Year for the Planet Year 2 Week 4: A Week of Emotional Decluttering

Year for the Planet is a campaign to make better choices for the planet. 2017 was when I fixed my eating habits. This year, 2018, is where I deal with my clothing choices.

It’s Week 2 of cleaning up the family house. To make better clothing choices needs an assessment of what you first have. As a summary of what I’ve just been through, here is a photo of a chair in my brother’s room, which accumulated eight years’ worth of dust.

I fully expected this to start crawling and ask me what’s up.

All week, I’ve been vacillating among feelings of disbelief, anger, and amusement. I couldn’t believe how much stuff I was looking at, unused for years and for many items, never been touched at all as the tags were still there. I was angry at so much waste, but perhaps that’s coming from a struggling emerging artist like myself who has pinched so many pennies in many countries and is often at the mercy of grants. I also couldn’t stop laughing at some of the terrible fashion styles, but then again, I was also looking at things bought as far back as 2008.

So far, I’m looking at a small fortune’s worth of my brother’s wardrobe. At a total of around 200 articles of clothing, most of them designer brands and excluding shoes, a conservative estimate is $12,000 USD. Whoa.

I can think of a lot of ways to spend twelve grand. A trip back to the Amazon. (Or hey, five trips to the Amazon.) A semester of graduate school. Mutual funds. A pilot’s license. Helping friends pay off their student debt. Helping Greece pay off its debt. Anything that doesn’t depreciate.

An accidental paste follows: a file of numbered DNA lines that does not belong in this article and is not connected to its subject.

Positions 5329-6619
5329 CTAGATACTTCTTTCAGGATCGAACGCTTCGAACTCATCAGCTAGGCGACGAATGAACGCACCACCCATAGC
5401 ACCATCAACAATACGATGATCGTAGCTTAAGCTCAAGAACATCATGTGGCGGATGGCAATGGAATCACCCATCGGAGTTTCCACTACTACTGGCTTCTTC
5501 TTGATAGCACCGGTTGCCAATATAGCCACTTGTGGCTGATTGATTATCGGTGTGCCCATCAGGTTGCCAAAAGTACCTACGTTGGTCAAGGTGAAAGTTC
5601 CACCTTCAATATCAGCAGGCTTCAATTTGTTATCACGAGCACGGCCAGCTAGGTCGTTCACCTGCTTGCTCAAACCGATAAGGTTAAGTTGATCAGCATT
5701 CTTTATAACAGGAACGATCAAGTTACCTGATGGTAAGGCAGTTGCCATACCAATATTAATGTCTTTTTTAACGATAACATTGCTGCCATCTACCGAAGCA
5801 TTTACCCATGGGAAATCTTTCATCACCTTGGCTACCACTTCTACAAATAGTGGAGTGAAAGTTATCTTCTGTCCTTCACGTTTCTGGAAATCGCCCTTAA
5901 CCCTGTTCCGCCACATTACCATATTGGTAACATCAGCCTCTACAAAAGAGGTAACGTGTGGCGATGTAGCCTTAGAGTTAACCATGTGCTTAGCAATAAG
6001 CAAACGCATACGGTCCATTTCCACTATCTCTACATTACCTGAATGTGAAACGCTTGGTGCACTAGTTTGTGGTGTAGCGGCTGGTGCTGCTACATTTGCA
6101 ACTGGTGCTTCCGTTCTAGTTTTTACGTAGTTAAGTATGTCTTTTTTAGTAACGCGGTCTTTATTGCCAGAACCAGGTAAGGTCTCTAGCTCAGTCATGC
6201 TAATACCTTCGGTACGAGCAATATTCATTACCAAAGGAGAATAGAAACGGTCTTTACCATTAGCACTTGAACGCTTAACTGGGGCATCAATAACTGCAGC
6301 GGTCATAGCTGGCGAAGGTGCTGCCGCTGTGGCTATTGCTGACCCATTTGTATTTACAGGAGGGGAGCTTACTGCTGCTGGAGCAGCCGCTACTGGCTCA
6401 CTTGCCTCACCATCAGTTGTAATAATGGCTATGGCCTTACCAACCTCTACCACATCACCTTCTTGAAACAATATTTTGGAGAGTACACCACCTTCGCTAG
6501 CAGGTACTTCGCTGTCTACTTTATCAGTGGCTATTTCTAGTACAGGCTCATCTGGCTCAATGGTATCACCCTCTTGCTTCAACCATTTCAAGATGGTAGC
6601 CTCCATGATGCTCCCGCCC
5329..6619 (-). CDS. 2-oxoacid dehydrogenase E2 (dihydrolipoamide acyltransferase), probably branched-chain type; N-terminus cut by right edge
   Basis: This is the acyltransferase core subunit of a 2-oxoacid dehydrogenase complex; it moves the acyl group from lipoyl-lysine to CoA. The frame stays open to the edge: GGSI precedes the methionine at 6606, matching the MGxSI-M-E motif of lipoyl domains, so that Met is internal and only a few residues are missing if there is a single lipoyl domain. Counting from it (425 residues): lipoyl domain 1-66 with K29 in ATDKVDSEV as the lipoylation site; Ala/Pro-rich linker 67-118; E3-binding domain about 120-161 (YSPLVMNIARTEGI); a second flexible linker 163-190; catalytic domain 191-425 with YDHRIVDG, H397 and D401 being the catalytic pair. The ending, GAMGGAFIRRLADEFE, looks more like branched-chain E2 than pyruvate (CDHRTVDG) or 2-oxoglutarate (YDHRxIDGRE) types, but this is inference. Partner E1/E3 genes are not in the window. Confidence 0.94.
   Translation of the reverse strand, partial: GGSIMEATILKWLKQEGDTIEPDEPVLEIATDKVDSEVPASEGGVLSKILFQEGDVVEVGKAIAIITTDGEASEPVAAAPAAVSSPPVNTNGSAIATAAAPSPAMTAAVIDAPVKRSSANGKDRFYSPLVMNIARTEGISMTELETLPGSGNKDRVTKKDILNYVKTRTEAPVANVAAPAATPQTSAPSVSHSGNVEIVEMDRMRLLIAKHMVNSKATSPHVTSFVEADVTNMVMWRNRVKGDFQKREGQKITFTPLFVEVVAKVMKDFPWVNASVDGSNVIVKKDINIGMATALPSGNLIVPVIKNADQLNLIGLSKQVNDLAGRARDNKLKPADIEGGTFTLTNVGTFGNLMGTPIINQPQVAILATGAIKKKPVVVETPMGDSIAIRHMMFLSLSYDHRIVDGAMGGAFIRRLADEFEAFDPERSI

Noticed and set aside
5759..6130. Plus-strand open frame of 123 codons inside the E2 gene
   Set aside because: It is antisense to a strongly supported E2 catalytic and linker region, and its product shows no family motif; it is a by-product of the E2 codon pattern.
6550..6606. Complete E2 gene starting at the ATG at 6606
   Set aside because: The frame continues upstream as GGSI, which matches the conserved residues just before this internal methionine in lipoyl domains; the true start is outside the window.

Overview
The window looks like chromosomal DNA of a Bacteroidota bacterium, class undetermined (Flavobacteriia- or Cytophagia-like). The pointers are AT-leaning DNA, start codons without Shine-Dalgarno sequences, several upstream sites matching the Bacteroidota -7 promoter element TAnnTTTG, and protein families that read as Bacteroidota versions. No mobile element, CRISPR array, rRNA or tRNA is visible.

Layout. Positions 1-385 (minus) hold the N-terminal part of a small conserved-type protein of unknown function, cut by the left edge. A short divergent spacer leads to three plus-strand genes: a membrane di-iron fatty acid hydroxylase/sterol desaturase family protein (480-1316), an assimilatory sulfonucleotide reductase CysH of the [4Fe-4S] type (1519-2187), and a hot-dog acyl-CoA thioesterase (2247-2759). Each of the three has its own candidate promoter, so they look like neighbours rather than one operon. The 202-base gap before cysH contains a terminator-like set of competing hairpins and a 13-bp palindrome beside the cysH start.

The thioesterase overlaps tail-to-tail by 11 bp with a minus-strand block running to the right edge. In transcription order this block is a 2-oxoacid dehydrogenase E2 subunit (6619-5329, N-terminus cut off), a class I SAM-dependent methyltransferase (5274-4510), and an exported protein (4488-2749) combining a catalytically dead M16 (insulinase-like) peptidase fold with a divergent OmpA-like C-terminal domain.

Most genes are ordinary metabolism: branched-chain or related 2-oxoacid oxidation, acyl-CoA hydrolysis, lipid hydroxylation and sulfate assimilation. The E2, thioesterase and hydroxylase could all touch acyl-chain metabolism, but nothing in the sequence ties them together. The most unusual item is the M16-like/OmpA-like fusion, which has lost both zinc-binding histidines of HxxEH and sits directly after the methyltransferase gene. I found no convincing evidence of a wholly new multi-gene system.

There are many times when I’ve realized that my views on the sustainability are because of growing up in a place that have precisely the opposite of what I now believe in. And while this is oftentimes depressing, I choose to see the bright side. First of which is that it’s easy to know what to do—just do the exact opposite of what it is you see. The world, mercifully, has opened up for me thanks to education and art residencies, and I am only happy to move forward.

But for this week while I am in the thick of it, there were moments when I was in tears. How on earth am I related to someone who shops at Zara Men? And who has shirts with tags that says “Made in Bangladesh”? Sheepishly, I had also accidentally washed a dry-clean-only Armani jacket. Notwithstanding my disbelief at realizing there was Armani in the house is the lack of care that went with it. It was covered in so much dirt so I thought I was doing it a favor and didn’t see the tag. Oops, I’m going to fashion hell.

My brother came over this morning, picked some clothes, picked a fight, and left. Well. So much for cleaning. The men in this town leave much to be desired; I’d go on with the intersectionality of sustainability and feminism, but I just did ten loads of laundry without so much as a thank-you and I am exhausted. I haven’t even started with his pirated DVDs yet.

So. Can I interest you in a couple of suitcases full of Calvin Kleins? Hmm?

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